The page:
Saturday afternoon we went paddling. There had been various ideas along the way about we were going to paddle, but it ended up that for the half day, it made most sense to go try out paddles for me at Charles River Canoe & Kayak and maybe try out a wing paddle.
The reason I needed a new paddle was to get along with Tyson in the tandem. You see, I had a small low angle paddle, and Tyson has a big high angle paddle. Low angle paddles are ment for easy long distance touring, so each stroke doesn’t put much power into the water. Combine that with the fact that I had a small blade, and I end up paddling reasonably fast to contribute to the tandem going forward. Unfortunately, kayaks work best when both people paddle at the same rate, so Tyson paddles faster to keep up with my cadence. His huge paddle really makes a difference, so then the boat goes faster, so then I have to paddle faster to achieve anything, so then Tyson paddles faster to keep up with me, so then the boat goes faster, I go faster, Tyson goes faster, boat goes faster, … eventually it ends up in an argument and then the boat slows down for a while.
Obviously we needed to get better matched paddles. Tyson didn’t want to give up his paddle, so that left me to find a different paddle.
The place we went to is awesome. They pulled out about six different paddles for me to try and one wing paddle for Tyson, and the we put our boat in and paddled around. I had been under the impression that for sea kayaking, you really wanted a low angle paddle, but the sales guy working with me said it actually came down to paddler preference.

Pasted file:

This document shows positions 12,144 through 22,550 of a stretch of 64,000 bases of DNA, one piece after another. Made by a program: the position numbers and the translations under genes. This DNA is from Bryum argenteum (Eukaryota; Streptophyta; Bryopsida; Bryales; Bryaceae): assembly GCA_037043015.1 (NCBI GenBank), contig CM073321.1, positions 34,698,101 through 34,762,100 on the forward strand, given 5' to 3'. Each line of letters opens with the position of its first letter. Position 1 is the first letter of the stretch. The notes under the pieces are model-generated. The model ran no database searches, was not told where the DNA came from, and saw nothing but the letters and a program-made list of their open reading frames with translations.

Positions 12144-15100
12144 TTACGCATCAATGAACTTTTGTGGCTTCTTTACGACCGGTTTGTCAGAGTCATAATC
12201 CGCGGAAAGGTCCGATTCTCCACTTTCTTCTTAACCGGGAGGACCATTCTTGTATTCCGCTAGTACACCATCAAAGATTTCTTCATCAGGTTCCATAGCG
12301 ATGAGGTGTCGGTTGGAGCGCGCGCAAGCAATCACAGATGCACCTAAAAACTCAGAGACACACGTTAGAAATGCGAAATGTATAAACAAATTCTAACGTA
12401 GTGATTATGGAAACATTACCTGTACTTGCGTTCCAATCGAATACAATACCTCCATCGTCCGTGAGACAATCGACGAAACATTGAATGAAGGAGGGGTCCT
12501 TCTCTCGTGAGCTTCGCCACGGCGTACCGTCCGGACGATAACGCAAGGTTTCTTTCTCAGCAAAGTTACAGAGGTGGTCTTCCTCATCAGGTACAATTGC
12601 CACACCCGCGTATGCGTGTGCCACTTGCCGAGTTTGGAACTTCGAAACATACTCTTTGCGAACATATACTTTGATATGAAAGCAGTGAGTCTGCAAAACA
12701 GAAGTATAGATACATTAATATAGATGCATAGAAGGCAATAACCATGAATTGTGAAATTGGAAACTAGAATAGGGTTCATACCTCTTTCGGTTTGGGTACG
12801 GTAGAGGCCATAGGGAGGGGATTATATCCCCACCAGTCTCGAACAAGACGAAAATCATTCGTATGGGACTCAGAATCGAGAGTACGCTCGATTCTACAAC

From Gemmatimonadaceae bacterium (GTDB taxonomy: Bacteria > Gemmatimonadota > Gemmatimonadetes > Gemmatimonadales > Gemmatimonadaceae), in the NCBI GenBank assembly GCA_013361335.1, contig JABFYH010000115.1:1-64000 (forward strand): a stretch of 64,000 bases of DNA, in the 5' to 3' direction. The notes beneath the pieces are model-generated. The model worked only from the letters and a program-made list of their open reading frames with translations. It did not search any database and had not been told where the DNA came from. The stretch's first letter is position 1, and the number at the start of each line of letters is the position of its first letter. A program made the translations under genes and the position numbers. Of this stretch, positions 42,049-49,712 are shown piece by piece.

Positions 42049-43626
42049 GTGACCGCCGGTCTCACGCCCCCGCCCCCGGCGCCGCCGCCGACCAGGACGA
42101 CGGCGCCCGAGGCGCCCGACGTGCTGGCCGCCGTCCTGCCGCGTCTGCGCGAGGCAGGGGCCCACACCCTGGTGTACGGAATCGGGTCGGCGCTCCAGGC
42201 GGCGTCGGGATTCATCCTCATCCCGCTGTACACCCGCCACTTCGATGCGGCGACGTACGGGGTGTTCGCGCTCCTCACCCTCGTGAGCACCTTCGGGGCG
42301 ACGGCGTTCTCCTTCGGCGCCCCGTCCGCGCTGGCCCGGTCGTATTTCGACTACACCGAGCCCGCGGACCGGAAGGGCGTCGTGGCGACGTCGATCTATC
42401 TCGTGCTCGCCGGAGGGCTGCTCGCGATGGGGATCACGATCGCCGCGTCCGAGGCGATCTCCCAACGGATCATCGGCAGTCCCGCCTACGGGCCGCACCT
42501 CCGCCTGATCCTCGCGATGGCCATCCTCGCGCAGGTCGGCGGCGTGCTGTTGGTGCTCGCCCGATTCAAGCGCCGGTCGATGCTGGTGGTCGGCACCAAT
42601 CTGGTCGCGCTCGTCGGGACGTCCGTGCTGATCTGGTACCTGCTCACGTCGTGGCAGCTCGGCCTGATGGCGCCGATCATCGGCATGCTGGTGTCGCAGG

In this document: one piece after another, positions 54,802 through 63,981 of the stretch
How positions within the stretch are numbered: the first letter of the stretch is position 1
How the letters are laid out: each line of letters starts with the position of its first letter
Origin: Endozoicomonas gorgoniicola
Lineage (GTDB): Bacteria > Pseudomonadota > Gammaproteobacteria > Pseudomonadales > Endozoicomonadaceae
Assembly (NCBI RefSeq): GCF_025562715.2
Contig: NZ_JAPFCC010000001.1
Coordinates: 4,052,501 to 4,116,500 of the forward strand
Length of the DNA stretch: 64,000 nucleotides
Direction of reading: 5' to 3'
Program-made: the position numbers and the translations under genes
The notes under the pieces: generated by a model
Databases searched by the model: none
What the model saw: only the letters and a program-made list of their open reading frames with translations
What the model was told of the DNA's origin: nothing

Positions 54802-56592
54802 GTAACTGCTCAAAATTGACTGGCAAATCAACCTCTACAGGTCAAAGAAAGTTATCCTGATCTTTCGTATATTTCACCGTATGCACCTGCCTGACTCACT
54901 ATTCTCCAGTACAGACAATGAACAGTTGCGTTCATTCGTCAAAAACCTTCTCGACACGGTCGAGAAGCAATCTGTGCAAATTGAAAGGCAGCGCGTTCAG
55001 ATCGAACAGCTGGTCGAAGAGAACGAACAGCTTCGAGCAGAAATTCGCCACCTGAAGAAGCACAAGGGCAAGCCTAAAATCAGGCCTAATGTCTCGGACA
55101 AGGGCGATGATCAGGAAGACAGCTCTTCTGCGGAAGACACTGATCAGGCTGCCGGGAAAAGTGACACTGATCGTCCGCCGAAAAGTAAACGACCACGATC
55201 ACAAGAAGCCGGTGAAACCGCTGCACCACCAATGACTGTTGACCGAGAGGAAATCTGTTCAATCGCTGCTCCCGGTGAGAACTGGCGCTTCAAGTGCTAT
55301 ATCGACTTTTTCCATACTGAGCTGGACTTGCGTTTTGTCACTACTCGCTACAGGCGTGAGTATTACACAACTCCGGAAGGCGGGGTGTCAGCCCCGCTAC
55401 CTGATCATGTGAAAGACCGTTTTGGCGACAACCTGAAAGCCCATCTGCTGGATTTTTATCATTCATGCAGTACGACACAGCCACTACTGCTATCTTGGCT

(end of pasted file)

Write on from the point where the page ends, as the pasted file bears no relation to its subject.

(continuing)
I decided to start with the low angle paddle one size larger than mine. Then there was basically the same paddle, but with a bent shaft and foam core. The bent shaft is for ergonomics. It means your wrist doesn’t end up at as odd of an angle. I had never tried it before, but it does really seem to make a difference for me. I don’t get the extreme tightness in my left arm that has made me stretch every five minutes while paddling. The foam core blade makes the blade more bouyant which means it comes out of the water at the end of the stroke more easily. That had also been something I’d noticed when fatigued. Overall though, the two low angle paddles still left me feeling kind of annoyed.
Then I had three high angle blades of about the same sizes. One was the lower end model without the foam core blades. The other two were the higher end model but different length shafts. I tried the shorter of the foam core paddles first. It was really nice. I think that the high angle stroke agreed with my temperment a little better. Then I kind of half heartedly tried the lower end one, but I had pretty well decided I wanted the foam core. And last I tried the longer one. That one was really nice too. I ended up taking the long and the short out for a comparison paddle. They were both quite sweet, but I ended up deciding that the longer shaft was the ticket for me. It just felt really good paddling it. I didn’t have any tension anywhere.
We did try out the wing paddles, butt I already had my heart set on the one paddle, so when I couldn’t get it to work just right I was ready to give up and go back.
What I ended up with is a Werner Cyprus, bent shaft
Then we spent another 2 hours paddling around for fun. We aren’t nearly fast enough for the Blackburn yet. But after the paddle, I was nicely uniformly sore all over.
Oh, and in the parking lot we ran into some guy with a racing boat who came to chat with us about our boat and the Blackburn. (It is a modified racing boat built by the guy whose boats frequently win the Blackburn challenge.)
Read our decision to race in the Blackburn.
Next training session.